Back in the Day
Longfield and ‘The Lady’
Chris continues his series of shorts with the story of The Lady, a carp that started life in the water of Longfield but finished it, along with many other famous fish of the time, within the depths of Horton Church Lake following a controversial move in 1990...
An angling report from August 1968 told how a youngster had managed to land a whopping great 26½lb mirror carp from a lake near Staines, in Middlesex. This is a quote from that news report: “Schoolboy Jeremy Bond of Sunbury-on-thames, Middlesex, was determined to catch a big carp this year. With this object in mind, he fished a small lake at Staines every weekend since the season began. Result... one crucian carp. Then last week he switched his attentions to a bigger lake nearby and came up with a 26½lb mirror!”
Fifteen-year-old Jeremy used floating crust to tempt his carp, the smallest of a shoal of six he spotted near the surface. He told a reporter: “I cast the crust to them and the biggest fish nosed it and turned away, in the swirl that followed the smallest fish came up and took the crust.”
Amazingly, in 2010 at an angling show staged at Ardingly, in Sussex, I met this Jeremy Bond (now in his late 50s). He started talking to me about a place he fished before Tom Mintram and Bill Quinlan were around. It turned out, of course, to be Longfield. I’d vaguely remembered about the schoolboy news report and of how my friend Len Arbery had cottoned on to it and found out the lake’s location. When I asked about a picture, Jeremy told me he had one... I gave him my business card but sadly never heard from him. I’m still looking for this picture of Jeremy’s Longfield biggie.
However, there were two other people who had investigated Longfield and fished the place way before Arbery, Mintram and Quinlan, or even Jeremy. They were husband and wife Gerry and Carol Preston. The pair first fished at the venue as Hounslow AC members around 1960. At that time, they thought Longfield only had around a couple of dozen ‘wildies’ present that had been rescued from another lake which Hounslow AC leased. After catching a few of these ‘wildies’ Gerry and Carol left Longfield alone.
Jumping forward a few years, they returned to have a look again around 1963 after hearing that some mirror carp had been stocked. When Gerry and Carol were married in 1965 they bought their first house in Staines, with Longfield being barely ten minutes away. However, they only fished there occasionally. Nevertheless, they caught the occasional wildie, but rarely saw any sign of the elusive new arrivals. But later in 1965 Carol captured a fish that became known in later years as The Lady.
The pair had fished the previous day with float-fished maggots. Although fishless, Carol had seen a decent-sized mirror carp rolling in her swim and wanted to go back the next day after piling in more maggots. The following morning saw her float slide away and the battle started. In the weed-free swim, the carp continually went round and round in the deep water, and no frantic runs occurred, yet the fish refused for some time to come anywhere near the net. Almost 15-minutes went by before Gerry slipped his handmade, laminated-cane carp landing net under the fish. It was a good fish at the time and Carol’s largest carp – it weighed spot on 15lb.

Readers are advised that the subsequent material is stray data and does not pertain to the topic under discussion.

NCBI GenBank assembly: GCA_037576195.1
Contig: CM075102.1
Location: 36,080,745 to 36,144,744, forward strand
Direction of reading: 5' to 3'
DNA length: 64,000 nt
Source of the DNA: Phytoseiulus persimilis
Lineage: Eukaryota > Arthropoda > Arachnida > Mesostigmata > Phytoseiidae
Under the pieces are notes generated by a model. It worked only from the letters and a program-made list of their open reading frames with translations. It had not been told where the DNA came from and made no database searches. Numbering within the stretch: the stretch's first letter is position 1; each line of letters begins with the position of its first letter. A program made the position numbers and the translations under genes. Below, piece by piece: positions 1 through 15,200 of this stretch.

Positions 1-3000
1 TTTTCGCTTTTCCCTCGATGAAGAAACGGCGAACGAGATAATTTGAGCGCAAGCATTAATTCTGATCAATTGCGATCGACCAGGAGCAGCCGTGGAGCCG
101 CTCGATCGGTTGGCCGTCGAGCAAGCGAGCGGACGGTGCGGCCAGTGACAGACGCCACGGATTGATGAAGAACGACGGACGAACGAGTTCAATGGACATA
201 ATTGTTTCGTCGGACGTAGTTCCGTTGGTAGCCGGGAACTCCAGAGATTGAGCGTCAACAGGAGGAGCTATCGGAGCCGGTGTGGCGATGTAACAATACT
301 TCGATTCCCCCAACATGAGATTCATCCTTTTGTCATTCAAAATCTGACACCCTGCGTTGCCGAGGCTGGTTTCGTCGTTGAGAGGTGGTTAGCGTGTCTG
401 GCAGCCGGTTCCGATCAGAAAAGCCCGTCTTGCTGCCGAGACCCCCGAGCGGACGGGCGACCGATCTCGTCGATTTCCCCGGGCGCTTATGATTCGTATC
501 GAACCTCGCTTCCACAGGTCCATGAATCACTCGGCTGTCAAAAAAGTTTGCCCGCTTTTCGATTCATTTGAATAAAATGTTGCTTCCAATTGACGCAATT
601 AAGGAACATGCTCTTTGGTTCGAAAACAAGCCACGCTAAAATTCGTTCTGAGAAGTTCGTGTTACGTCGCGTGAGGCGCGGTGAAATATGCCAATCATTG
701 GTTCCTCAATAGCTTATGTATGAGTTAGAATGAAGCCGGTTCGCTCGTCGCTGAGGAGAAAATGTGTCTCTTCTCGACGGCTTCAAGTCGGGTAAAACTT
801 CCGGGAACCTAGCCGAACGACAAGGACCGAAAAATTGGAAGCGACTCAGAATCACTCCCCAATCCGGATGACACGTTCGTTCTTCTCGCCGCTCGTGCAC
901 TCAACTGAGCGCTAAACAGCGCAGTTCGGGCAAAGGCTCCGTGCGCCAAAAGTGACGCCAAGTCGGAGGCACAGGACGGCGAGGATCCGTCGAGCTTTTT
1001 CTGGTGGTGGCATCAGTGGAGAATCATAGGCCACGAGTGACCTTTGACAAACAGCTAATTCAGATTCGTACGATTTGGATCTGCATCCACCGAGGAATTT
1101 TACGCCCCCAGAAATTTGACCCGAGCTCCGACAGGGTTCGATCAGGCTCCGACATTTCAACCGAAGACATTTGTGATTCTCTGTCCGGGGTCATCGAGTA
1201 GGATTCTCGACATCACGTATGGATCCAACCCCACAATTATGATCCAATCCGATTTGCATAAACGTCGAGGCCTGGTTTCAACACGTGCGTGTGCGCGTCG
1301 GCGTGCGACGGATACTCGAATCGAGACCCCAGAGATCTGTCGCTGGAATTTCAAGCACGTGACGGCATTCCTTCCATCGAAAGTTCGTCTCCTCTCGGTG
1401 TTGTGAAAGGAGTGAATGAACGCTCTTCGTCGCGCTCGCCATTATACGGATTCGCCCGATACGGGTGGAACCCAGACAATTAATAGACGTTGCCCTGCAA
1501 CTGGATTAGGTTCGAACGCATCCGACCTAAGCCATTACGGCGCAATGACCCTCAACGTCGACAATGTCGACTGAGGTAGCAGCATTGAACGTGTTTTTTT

Clearly some of the carp, both mirrors and commons, grew at a fast pace, for come 1969, Len Arbery, along with friend Dave Short, had found out where Jeremy Bond’s fish had been caught. Len wrote the following some years back: “We thought there were a number of fish over 30lb, and at least two commons that could break the record of Dick Walker’s 44-pounder.” This clearly indicates that there were other carp present from a much earlier stocking, fish that had remained unseen through the years, making Longfield a water to be reckoned with in an era when 30, let alone 40-pounders, were extremely thin on the ground.
When this author became interested in Longfield, in the mid-1980s, there were a number of very big known carp present. The ‘A-team’ consisted of Jack, the Koi, Heart Tail, Shoulders, the Parrot and the Lady. I saw all of these fish, bar the Lady, on the bank, but it was caught from time to time. However, one of Longfield’s most celebrated anglers, Ritchie Mcdonald, caught most of the big fish in Longfield except the Lady.
Ritchie’s chance finally came when all of Longfield’s stock were netted and moved to the nearby Horton Church Lake. In Ritchie’s initial year at Horton in 1991, one of the first runs he had was from the Lady at over 30lb – this finally gave him a full house!
Longfield during the drain-down. It eventually revealed a haphazard collection of mounds and troughs, some which had dangerous sharp ledges that stuck out. Most of those who saw the lake, at its lowest level, were completely dumbstruck
Carol Preston with her maggot caught 15lb mirror – the fish was destined for big things as time went by
Ritchie Mcdonald completed ‘The A-team’ with the capture of The Lady at over 30lb in 1991